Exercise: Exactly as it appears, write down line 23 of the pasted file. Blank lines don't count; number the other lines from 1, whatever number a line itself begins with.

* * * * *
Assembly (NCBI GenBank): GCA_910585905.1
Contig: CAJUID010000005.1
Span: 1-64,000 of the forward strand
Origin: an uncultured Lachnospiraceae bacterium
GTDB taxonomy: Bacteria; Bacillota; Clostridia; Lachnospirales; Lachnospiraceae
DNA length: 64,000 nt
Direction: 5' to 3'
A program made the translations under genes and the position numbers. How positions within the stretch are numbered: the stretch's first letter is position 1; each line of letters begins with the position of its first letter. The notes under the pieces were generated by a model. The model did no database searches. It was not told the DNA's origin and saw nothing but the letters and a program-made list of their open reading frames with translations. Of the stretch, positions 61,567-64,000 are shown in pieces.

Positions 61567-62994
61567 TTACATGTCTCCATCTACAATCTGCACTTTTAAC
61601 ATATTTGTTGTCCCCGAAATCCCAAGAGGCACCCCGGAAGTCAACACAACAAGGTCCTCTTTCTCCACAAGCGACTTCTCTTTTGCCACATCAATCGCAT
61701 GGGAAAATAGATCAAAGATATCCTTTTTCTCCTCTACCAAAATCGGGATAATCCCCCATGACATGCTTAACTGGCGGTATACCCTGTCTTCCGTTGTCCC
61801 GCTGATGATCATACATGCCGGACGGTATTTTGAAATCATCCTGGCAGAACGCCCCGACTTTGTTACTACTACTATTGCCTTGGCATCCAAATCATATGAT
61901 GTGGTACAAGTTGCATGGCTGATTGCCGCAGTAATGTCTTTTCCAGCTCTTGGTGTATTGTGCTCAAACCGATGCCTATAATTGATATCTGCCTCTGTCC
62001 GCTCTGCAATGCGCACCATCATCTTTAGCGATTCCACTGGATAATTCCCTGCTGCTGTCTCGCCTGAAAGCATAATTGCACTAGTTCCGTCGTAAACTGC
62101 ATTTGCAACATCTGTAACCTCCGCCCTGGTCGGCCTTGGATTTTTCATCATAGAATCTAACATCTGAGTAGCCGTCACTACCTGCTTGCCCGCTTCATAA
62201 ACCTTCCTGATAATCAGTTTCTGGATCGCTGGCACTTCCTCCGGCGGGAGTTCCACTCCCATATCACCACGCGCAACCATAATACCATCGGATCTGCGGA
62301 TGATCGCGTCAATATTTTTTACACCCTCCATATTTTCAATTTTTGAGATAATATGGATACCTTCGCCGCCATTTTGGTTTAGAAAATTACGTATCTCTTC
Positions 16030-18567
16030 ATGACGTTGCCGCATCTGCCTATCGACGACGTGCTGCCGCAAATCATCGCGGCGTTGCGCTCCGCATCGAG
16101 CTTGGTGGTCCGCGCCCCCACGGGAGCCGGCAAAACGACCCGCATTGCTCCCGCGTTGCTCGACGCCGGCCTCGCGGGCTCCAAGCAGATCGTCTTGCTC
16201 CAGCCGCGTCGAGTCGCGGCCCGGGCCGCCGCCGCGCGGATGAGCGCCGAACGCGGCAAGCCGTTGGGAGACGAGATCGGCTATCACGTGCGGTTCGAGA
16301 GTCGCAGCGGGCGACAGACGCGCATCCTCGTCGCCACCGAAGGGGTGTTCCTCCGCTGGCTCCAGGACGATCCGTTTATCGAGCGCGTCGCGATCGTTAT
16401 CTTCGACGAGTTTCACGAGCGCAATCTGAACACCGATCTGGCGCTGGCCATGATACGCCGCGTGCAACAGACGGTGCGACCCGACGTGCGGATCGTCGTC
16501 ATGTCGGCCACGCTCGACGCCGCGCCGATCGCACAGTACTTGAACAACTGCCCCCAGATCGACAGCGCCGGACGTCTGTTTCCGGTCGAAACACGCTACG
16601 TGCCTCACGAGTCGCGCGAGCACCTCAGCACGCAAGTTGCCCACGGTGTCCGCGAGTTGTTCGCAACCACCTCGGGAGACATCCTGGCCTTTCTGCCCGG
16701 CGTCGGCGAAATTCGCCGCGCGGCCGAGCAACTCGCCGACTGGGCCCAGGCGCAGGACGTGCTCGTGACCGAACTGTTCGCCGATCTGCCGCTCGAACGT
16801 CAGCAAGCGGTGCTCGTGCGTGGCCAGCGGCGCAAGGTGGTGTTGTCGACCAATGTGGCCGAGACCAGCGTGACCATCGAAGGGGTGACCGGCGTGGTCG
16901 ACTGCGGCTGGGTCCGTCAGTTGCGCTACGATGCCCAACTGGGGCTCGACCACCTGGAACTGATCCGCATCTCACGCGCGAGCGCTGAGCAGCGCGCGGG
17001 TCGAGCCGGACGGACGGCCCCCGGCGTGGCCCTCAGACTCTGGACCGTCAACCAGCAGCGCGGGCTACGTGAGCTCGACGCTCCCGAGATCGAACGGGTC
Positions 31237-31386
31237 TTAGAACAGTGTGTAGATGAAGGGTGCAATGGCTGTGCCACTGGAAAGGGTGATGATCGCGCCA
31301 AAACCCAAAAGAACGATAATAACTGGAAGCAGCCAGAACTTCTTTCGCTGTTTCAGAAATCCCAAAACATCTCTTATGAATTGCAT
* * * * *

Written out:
16301 GTCGCAGCGGGCGACAGACGCGCATCCTCGTCGCCACCGAAGGGGTGTTCCTCCGCTGGCTCCAGGACGATCCGTTTATCGAGCGCGTCGCGATCGTTAT